With South American talent, reevaluation sometimes needed
Glimpsing young talent is one of the joys of covering South American soccer
The risk, however, is judging talented wrongly at such an early stage
But when players like Júlio Cesar turn out better than expected, it’s a joy
The highlight of covering soccer in South America has always been getting an early glimpse at the youngsters destined to become household names. It's like going to the movies and getting a sneak peak at the most anticipated coming attractions.
Just a few recent examples: In 2001, I was writing -- and raving -- about Kaká and Adriano. A year later, it was Diego, Robinho and Carlos Tévez, and in '03 it was Javier Mascherano. The '05 crop was vintage: Lionel Messi, Fernando Gago, Sergio Agüero, Anderson and Mati Fernández. Then, Alexandre Pato in '06 and Éver Banega last year. On and on it goes.
Watching this kind of talent on the way up is a huge privilege. But the process has its pitfalls. There's the risk of getting too enthusiastic too early. It's always possible the youngster won't make the expected progress, or that his game has flaws a higher level of play will expose.
I thought about this last Saturday in a sweltering Maracană stadium in Rio de Janeiro when I saw Denílson come on as a substitute for Palmeiras in its 3-0 defeat to Fluminense. Just over a decade ago, the left winger became the world's most expensive player when he moved from Săo Paulo to Spain's Real Betis for a then-record $32 million.
This is a classic case of too much, too soon. Denílson was nowhere near ready to carry his club's hopes, a club that was looking to him to lead the challenge against the likes of Real Madrid and Barcelona. His career never fully recovered from the disappointment.
All the hype surrounding him created unrealistic expectations -- and I have to admit I helped inflate the bubble. (The U.S. learned this the hard way last season when FC Dallas signed Denílson as its first Designated Player, an arrangement that ended in disaster.)
Then there's Raphael Scheidt. In Scotland, there are Celtic supporters who have never forgiven me for arguing the young center back would be a good buy for the club, when he turned out to be an expensive disaster. In truth, illness and injury hurt Scheidt.
But the fact is -- and with hindsight it seems painfully obvious -- he was always likely to struggle. Defending higher up the field would clearly expose his lack of pace and squeeze the space he needed for his constructive passes out of defense. This was in 1999, and I still wince when I think about how I called it so badly.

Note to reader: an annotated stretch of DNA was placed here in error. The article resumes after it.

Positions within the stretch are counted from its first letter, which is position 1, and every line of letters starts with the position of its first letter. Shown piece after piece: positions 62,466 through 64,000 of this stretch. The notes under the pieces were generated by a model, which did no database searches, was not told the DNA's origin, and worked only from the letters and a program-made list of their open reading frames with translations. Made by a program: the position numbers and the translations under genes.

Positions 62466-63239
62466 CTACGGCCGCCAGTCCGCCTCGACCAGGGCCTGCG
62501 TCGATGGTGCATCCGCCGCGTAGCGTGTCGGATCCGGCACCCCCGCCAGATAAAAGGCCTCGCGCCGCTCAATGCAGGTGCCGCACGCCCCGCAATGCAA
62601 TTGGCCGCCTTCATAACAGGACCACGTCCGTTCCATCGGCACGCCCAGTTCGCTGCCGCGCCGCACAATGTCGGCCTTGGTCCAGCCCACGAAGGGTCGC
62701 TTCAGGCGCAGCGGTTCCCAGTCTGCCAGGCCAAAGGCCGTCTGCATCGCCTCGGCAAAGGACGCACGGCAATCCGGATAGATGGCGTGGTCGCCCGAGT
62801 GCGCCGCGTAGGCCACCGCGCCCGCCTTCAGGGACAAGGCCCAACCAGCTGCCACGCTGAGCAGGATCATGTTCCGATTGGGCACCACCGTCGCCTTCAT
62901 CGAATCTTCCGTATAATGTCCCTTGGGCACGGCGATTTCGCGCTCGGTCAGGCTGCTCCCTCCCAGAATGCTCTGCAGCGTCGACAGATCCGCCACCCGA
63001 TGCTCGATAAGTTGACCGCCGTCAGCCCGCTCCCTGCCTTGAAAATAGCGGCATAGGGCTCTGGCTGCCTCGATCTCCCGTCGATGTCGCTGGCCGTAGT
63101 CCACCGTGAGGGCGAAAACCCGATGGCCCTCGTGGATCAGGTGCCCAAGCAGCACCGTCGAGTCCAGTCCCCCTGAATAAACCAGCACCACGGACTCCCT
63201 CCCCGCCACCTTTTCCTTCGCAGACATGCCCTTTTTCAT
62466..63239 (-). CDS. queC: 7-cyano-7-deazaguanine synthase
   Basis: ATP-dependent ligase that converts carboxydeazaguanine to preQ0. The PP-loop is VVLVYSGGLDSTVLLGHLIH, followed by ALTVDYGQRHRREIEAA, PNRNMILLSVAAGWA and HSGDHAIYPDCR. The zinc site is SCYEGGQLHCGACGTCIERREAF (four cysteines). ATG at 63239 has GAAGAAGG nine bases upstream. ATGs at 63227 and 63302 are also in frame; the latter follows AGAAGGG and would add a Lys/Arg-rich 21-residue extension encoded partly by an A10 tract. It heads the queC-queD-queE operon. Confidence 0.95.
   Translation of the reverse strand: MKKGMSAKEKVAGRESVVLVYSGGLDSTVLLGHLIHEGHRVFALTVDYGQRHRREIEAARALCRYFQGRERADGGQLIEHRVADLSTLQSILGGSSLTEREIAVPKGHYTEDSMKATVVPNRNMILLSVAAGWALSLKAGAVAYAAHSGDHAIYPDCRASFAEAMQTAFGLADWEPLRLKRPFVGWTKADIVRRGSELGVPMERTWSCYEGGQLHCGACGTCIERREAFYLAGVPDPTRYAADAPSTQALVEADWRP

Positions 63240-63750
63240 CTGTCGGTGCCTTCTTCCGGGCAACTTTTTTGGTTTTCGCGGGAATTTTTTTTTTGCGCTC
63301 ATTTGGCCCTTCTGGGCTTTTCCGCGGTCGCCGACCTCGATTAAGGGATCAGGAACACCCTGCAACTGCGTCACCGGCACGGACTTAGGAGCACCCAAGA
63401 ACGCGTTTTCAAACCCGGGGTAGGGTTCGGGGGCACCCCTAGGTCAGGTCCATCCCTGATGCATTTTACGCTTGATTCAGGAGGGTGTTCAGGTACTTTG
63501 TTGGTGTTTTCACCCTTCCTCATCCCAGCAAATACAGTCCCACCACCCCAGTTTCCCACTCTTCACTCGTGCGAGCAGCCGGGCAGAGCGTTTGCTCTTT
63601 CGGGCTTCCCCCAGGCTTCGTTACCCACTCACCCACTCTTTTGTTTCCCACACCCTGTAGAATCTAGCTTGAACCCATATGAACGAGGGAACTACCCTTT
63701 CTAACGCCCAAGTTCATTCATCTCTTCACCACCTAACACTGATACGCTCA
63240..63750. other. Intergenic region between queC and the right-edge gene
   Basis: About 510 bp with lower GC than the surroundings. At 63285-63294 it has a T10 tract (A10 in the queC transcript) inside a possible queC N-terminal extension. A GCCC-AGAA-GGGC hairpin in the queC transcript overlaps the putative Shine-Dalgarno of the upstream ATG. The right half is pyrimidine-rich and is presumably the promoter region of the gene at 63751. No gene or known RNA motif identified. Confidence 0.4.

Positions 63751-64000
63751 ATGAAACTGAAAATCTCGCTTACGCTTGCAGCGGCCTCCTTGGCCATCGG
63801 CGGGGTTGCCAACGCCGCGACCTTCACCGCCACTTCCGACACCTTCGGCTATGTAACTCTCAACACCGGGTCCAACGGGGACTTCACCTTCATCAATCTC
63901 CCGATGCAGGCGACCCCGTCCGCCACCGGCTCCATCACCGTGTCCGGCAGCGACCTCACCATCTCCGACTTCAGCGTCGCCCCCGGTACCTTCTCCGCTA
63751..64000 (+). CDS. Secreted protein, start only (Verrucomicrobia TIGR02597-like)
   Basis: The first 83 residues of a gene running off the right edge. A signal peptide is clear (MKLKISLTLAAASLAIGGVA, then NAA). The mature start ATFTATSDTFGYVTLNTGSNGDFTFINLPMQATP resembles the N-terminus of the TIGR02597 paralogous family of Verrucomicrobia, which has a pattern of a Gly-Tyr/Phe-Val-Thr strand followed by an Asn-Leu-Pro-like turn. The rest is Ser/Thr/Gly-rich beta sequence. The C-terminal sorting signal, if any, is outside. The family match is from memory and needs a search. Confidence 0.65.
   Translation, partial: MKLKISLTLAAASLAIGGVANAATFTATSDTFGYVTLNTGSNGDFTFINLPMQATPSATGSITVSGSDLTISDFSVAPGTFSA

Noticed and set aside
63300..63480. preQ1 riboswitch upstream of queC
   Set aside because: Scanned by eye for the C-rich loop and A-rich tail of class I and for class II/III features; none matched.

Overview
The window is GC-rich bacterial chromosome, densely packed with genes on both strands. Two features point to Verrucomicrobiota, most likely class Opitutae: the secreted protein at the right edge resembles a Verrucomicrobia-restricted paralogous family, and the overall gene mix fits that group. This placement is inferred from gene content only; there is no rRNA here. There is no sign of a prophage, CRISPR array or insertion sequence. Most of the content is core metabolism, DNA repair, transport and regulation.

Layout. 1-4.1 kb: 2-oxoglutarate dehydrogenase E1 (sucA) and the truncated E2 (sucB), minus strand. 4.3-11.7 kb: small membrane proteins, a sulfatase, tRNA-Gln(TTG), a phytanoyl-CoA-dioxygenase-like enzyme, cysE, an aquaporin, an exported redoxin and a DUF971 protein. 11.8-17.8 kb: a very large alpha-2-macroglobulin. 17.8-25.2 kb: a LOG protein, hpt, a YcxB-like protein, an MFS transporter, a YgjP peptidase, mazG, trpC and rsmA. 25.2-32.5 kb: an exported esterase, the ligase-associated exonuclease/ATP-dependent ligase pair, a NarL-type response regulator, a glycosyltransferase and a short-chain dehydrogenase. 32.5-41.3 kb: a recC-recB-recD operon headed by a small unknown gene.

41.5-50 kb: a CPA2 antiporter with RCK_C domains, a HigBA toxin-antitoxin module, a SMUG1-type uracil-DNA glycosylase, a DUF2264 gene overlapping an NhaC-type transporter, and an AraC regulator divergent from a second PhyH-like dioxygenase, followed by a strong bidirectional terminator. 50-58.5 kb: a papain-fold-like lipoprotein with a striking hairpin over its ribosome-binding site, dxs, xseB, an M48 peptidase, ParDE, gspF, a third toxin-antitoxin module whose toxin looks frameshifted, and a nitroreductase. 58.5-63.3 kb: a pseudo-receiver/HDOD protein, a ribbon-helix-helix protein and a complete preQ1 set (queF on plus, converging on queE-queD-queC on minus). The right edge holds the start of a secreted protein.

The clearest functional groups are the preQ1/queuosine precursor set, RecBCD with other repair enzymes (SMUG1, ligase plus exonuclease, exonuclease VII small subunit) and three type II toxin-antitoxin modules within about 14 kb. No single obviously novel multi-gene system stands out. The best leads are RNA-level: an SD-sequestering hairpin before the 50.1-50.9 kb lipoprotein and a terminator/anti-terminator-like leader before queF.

But there's another kind of error which causes no pain when recognized: when a player turns out to be much better than you expected. You had doubts about him as a youngster, but he comes through and proves those doubts unfounded. In such cases, being wrong is a pleasure.
I was dwelling on this earlier in the month while watching Brazil in action in 2010 World Cup qualification. The team isn't playing well -- it can be devastating on the counterattack but horribly labored when asked to pass through packed defenses -- but it has now gone five games without conceding a goal.
Without Lúcio, this fine defensive form would be improbable. Indeed, the Bayern Munich man probably saved the squad from a historic first-ever home defeat in World Cup qualification earlier this month against Colombia. Quick on the ground, firm in the tackle, good in the air, physically imposing, Lúcio is a commanding presence at the heart of the defense, and in recognition of his importance, Brazil recently named him captain.
But at the start of his international career, I was unconvinced. When he head-butted a teammate at the 2000 Olympics, I pegged him as a defender whose lack of emotional balance would always make him vulnerable. I had misgivings a few months later when coach Emerson Leăo promoted him to the senior Brazil team. Eight years of solid service later, I was clearly wrong.